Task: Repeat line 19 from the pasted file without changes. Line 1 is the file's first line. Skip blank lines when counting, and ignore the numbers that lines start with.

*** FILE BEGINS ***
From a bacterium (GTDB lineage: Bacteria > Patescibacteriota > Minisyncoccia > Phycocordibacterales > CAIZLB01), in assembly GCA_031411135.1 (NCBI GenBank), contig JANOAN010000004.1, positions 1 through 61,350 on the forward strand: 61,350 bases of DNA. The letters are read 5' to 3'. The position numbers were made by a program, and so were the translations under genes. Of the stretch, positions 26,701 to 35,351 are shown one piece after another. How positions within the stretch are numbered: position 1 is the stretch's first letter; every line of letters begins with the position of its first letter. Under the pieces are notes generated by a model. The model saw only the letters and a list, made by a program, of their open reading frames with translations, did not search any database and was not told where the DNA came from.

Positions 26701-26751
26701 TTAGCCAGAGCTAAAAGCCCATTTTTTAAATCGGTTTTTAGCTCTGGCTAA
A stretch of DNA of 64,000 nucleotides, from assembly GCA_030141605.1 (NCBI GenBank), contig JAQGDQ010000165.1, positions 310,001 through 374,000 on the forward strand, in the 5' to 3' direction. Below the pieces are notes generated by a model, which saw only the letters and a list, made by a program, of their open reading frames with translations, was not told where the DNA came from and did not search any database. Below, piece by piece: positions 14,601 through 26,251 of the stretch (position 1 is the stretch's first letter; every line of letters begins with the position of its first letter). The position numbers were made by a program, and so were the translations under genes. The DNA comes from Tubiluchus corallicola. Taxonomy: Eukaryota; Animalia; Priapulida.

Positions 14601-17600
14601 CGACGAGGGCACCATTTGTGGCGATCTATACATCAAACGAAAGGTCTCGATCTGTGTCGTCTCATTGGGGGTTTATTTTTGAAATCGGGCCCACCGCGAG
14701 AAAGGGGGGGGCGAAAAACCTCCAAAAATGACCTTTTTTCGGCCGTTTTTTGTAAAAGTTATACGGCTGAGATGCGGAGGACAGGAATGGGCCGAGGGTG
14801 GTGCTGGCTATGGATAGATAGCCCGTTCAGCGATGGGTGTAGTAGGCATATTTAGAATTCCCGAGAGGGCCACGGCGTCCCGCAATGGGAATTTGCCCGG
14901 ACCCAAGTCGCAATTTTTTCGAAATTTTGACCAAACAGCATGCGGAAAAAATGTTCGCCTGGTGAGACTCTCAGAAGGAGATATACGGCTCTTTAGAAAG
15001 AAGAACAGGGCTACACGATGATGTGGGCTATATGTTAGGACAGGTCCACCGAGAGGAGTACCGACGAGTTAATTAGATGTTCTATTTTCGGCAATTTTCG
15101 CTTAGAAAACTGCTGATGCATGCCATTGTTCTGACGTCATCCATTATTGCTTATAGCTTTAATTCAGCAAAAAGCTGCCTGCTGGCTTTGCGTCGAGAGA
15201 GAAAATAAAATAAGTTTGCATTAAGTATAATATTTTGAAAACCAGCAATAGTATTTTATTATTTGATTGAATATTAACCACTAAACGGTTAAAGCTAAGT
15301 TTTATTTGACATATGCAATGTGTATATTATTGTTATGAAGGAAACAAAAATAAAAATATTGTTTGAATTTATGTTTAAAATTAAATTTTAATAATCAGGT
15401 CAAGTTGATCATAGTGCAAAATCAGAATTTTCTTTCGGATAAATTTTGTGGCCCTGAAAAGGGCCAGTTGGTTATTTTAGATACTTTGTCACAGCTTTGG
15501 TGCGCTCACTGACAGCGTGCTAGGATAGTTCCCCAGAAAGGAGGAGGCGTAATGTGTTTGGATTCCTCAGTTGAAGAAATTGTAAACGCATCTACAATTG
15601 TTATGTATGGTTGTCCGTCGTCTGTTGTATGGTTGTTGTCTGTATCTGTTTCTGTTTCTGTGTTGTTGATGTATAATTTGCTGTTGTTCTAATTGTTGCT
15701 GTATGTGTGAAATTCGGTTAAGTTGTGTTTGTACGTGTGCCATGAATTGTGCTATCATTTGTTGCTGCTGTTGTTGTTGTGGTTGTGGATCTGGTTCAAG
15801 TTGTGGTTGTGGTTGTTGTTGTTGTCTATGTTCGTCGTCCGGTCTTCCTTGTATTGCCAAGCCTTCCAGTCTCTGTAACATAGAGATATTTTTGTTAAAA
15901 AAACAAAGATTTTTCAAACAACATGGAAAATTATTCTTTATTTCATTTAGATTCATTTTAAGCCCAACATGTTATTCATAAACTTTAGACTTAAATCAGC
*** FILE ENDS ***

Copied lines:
15901 AAACAAAGATTTTTCAAACAACATGGAAAATTATTCTTTATTTCATTTAGATTCATTTTAAGCCCAACATGTTATTCATAAACTTTAGACTTAAATCAGC